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Monday, February 15, 2010

Self Portrait Fridays: Monday Edition

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That's me...all my make up cried off.  And tired.  Very, very
tired.  Today has been out of the ordinary.  We went to a funeral for
the Police Chief that hired Don 23 years ago.  His name was Gary Latham
& honestly, I didn't know him.  I'd met him & his family
before, but I didn't know him.  But I have to say, I came away
from his funeral wanting to be a better person...wanting to be more
like him.  His friends said the most wonderful things about his
character...his love of life...his unending spirit up until the end (he
died from ALS...Lou Gehrig's disease...at 64 years old).  He lived life
to the fullest, something I sometimes forget to do.  And I was struck
by all of the photos of him throughout his life.  You know me &
photos...SO very important!  So, so, so important....

Have you ever been to a police funeral?  There are two things that get me every single time
The first is the bag pipes.  If I never hear another bag pipe it will
be too soon.  To me, bag pipes signify sorrow.  Right or wrong, the
sound of them makes me sob.  And the second is the final call from
dispatch.  After the Honor Guard presents the flag to the family, a
dispatcher at the police department does a final call on the police
radio.  It rips your heart from your chest, let me tell you.  I can't
even type this without tearing up.  And to watch grown men cry from
that final call is heart breaking. 

On the positive, sunny side, I saw a lot
of wonderful people that I hadn't seen in years.  Some of you may know
that I was a Detention Officer for the Sheriff's department for a few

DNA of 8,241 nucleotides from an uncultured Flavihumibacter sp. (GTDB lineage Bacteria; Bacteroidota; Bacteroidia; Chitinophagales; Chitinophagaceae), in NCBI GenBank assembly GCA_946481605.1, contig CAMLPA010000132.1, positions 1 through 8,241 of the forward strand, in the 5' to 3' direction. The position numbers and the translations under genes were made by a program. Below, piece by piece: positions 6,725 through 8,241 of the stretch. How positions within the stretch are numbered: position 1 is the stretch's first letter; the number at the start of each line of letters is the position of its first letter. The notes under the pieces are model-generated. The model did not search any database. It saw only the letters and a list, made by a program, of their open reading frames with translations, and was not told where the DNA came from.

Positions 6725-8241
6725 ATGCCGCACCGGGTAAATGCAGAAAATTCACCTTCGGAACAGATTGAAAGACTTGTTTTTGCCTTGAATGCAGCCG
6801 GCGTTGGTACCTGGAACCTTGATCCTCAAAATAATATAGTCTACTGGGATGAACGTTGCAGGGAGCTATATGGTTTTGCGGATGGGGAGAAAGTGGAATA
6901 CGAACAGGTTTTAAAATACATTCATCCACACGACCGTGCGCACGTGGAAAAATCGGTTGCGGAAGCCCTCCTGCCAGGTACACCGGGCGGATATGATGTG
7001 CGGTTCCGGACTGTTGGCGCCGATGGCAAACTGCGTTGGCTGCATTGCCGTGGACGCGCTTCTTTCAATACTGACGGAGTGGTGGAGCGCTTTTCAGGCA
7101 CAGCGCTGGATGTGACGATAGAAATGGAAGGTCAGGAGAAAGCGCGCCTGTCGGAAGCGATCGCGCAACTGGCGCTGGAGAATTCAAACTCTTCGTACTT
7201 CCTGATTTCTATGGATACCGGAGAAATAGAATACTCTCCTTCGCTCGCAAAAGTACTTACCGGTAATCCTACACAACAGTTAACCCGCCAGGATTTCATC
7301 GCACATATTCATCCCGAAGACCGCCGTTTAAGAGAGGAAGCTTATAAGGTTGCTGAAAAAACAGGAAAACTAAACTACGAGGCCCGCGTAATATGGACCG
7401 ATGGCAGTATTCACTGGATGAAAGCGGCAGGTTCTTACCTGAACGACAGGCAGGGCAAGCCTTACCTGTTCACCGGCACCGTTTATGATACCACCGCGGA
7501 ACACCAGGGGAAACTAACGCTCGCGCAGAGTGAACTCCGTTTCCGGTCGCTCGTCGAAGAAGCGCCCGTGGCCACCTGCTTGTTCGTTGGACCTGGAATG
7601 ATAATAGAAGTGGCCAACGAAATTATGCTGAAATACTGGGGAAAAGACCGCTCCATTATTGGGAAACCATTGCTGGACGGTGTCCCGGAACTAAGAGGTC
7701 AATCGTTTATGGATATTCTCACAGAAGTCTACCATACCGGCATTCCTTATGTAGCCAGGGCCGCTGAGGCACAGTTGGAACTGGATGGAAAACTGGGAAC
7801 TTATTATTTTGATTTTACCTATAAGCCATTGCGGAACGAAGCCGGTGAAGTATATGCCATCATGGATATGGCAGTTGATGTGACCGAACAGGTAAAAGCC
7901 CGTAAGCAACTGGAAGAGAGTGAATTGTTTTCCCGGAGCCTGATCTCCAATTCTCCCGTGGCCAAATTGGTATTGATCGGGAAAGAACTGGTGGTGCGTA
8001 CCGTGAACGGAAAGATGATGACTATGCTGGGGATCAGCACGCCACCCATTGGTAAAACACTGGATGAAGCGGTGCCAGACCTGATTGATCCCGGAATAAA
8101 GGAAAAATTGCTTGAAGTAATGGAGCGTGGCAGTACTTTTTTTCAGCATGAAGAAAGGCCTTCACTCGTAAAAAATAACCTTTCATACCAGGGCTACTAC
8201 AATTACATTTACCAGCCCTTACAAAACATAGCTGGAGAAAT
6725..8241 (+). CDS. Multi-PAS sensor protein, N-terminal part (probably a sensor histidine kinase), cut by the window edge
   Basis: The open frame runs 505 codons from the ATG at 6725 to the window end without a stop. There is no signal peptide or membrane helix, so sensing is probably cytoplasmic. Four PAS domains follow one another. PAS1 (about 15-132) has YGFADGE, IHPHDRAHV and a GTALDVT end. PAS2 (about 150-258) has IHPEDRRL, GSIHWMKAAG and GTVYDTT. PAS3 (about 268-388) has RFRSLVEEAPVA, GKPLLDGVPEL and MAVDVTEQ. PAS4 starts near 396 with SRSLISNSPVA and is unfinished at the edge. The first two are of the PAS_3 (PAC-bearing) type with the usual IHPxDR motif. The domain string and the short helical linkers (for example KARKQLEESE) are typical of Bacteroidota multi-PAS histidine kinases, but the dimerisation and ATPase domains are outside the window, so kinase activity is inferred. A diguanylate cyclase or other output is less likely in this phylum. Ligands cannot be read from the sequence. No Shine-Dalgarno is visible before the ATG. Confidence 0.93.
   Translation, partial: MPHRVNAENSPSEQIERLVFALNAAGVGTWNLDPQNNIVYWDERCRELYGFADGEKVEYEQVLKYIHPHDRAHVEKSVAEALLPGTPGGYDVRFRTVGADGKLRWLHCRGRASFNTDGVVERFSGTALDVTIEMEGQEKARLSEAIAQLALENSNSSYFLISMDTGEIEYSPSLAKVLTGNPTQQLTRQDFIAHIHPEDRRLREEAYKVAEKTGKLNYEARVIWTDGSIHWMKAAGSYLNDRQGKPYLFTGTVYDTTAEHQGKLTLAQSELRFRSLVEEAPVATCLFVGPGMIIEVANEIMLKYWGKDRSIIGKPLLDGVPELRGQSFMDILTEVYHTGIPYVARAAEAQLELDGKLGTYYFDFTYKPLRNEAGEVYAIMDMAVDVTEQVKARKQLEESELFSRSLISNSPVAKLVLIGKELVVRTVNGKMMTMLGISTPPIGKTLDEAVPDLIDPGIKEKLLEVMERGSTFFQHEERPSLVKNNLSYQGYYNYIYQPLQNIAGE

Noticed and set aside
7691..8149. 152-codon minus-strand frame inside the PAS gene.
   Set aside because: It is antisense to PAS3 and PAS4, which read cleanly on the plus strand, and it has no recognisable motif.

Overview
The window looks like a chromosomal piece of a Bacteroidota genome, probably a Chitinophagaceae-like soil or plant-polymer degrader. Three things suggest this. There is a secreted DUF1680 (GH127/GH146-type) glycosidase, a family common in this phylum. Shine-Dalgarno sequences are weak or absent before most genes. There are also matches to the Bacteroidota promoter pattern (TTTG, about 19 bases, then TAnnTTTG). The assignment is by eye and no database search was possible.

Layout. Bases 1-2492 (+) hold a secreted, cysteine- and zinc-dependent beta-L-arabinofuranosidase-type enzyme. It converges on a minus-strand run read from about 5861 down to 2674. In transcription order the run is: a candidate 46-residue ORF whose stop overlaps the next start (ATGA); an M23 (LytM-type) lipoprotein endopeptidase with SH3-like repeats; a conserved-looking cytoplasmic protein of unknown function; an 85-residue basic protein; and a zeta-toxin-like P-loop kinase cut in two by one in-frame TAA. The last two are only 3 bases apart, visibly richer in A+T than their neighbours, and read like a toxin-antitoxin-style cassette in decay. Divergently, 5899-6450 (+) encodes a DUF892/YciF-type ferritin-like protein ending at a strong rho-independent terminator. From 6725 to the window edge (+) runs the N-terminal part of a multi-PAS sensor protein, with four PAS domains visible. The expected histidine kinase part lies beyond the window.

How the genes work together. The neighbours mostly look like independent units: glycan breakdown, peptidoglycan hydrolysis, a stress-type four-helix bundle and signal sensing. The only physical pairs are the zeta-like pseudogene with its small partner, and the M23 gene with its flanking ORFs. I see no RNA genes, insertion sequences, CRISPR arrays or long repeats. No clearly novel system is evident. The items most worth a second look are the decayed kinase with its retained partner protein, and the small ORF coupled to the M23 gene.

years...way back.  (It's where I met my husband).  So I've known them
for a long time, but you know how things go....life happens & you
don't see people.  It was nice to see so many old friends. 

2 comments:

  1. Kirsten, I can totally relate to the bitter-sweetness of a funeral. The
    sadness of the loss vs. seeing people you haven't seen in years. I
    haven't been to a police funeral, but my Dad had been in WW2 and they
    played TAPS and presented the flag to my step-mom. Same feeling I'm
    sure. I totally amazed myself in being able to get up and speak after
    all that. Yup - it makes me tear up just thinking about it over 3 years
    later.

    ReplyDelete
  2. At Forest Service funerals for those that have died in fire service,
    there is a Forest Service Honor Guard. There are bagpipes for that too,
    and instead of guns they carry chrome plated pulaskis. All the Forest
    Service folks show up in their uniforms that they so rarely wear now. It
    is the most beautiful show of solidarity ever, and I weep like a baby.
    Those that dedicate their lives to a life of service to the public
    deserve those tears. Our policemen, our firefighters, and our
    sherrifs.Each one has made our lives safer and easier.

    ReplyDelete